I am. They’re both thrust into a situation not of their choosing. No matter if abortion or carrying to term, she’s got a lot of suffering going on. And worse if she has to carry it to term. The unborn child didn’t ask for any of this either. It’s a scale of harm. Either way. But to me the priority is the one who is breathing, thinking, feeling.

    I believe not. So if we're going to ask how we can do the least harm possible, would it really have been so awful to just do a C-section and try as best as possible to save the baby's life? There are so many couples waiting in line right now to adopt newborn babies, it's almost guaranteed that he/she would find a decent home. Going though a C-section isn't nothing, especially for a 10-year-old, but in this country, with our medical technology, the risk of irreversible harm or death is near zero. So is that harm really so awful that it can be counted a better option to end the life of a baby that can feel pain, kick, practice breathing, and possibly already recognize sounds from outside the womb?
    Like you said, it’s just a tough situation. The kind of philosophical situations you read about in ethics textbooks. In fact it’s so perfect, it almost seems contrived. :tinfoil:

    That’s obviously the better option for the unborn if we didn’t give due consideration to the girl in all this. The unborn was a victim of the rape too. It did not ask to be conceived. And never had the opportunity to contemplate it. And won’t. It’s now as if he or she hadn’t.
     
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    I don't mind defining every individual as a human, but do the same morals apply to this:

    View attachment 348518

    as this:

    View attachment 348519

    This is what I've been asking. Why does the former have the exact morality attached as the latter, to the point that one would say laws against murder, where the same penalties attach, should be equally applied to both. This is the crux which makes it very difficult for 2/3's of society to accept.

    I don't see how, without a worldview that includes a belief in the concept of a soul, that they'd both be morally equivalent.
    This is the part of your worldview that I'm trying to understand: Do you or do you not believe in equal rights for every human person? Because it seems to me that the point you keep driving at is that, without the concept of a soul, human rights have to exist on a spectrum, and human slowly gain rights as they develop more of their human traits.

    What I don't understand is why you only apply this concept to babies in the womb? Do human persons also start to lose some of their rights as they lose their mental faculties? Or their ability to perceive pain? Like, what if I replace your two pictures and say:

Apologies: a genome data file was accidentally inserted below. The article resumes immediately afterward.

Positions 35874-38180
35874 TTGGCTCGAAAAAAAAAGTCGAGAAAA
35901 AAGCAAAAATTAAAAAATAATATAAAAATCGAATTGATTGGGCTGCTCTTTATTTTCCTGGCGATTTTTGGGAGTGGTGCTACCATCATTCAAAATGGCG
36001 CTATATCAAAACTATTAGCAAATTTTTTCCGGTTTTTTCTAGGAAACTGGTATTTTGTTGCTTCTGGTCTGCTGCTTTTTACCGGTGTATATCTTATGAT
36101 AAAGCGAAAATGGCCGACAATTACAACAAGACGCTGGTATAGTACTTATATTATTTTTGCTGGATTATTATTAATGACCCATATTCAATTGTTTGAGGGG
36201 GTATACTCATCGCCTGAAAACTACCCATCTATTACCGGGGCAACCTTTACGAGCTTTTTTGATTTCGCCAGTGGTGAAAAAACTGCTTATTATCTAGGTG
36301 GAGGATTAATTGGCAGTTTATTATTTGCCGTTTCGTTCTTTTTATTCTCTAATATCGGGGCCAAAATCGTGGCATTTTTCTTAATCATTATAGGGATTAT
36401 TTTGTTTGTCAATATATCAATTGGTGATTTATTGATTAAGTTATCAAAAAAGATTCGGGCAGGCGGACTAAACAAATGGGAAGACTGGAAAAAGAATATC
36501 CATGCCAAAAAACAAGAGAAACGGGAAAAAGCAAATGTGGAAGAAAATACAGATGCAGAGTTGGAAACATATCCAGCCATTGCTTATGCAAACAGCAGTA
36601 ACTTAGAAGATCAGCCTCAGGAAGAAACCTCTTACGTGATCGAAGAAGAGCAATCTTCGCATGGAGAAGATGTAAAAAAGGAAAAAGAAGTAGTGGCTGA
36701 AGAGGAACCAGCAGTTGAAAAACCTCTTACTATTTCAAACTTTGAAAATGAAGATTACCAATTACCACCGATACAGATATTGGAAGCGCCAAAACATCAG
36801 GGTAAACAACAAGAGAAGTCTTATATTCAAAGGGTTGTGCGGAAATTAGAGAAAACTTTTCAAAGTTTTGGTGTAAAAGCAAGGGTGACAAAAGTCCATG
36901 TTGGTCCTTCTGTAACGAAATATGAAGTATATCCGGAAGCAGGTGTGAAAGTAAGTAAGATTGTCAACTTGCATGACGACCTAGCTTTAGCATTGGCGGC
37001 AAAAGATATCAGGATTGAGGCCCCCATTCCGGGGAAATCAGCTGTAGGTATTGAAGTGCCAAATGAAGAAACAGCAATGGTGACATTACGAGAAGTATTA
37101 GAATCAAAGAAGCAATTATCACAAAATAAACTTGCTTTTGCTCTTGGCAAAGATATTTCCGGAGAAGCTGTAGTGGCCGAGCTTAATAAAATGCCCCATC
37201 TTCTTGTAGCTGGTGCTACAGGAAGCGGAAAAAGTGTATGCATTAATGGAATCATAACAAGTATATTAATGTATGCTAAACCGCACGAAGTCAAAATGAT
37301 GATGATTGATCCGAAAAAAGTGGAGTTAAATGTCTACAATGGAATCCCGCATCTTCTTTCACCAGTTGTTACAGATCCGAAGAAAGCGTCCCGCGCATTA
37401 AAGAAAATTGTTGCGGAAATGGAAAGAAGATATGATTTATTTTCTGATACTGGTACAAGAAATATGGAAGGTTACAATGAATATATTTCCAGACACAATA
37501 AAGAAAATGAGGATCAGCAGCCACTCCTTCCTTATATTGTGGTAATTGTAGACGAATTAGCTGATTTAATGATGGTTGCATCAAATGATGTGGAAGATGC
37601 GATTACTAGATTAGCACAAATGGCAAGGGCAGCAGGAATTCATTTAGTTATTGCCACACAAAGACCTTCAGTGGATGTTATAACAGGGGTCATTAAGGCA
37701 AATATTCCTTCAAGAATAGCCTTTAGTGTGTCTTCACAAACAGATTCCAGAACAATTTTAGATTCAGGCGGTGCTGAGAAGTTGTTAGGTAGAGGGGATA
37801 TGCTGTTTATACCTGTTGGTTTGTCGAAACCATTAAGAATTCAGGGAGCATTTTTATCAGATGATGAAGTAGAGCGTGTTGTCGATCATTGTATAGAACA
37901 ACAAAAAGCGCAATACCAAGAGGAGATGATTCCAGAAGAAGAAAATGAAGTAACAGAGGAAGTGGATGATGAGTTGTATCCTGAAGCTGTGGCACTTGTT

I don't mind defining every individual as a human, but do the same morals apply to this:

    elderly-man-laying-on-bed-260nw-1688712856.jpg

    as this:

    27.jpg


    This is what I've been asking. Why does the former have the exact morality attached as the latter, to the point that one would say laws against murder, where the same penalties attach, should be equally applied to both?

    I don't see how, without a worldview that includes a belief in the concept of a soul, that they'd both be morally equivalent.
    How would you answer that?
     
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    If the "Legal Rights at Fertilization" movement is going to recommend cutting a baby out of a 10 year-old rape victim to award it to a childless couple, that's an own-goal worthy of Todd Akin or Richard Mourdock. "Do we give her a piece of leather to chew on?" The Handmaid's Tale commercials practically write themselves. The GOP would have a Huck Finn raft of sh.t coming their way.

    That the LRF movement can't see this, is proof of the bubble chamber they live in. Because up until the 2022 midterms, they thought they were winning. They were openly telling each other stuff like, "I think the ultrasound pictures are winning people over." They thought the Pro Life Generation was here. They actually thought they could win on this. When the reality of 2022 set in...then Kansas, then Kentucky, then Ohio...the sense of shock was palpable.

    The GOP FA. And they're FO.
    I don't have any illusions. I don't believe for a moment that my position has any widespread political support.

    What's your point, though? I'm not going to back down from these beliefs for political reasons. It's not happening.

    If you want to say that I need to recognize that "Life at Conception no matter what" is politically non-viable right now, and that I may need to be willing to vote for candidates who are the best possible option right now, even when they don't 100% align with my beliefs, then, yes, I readily admit that.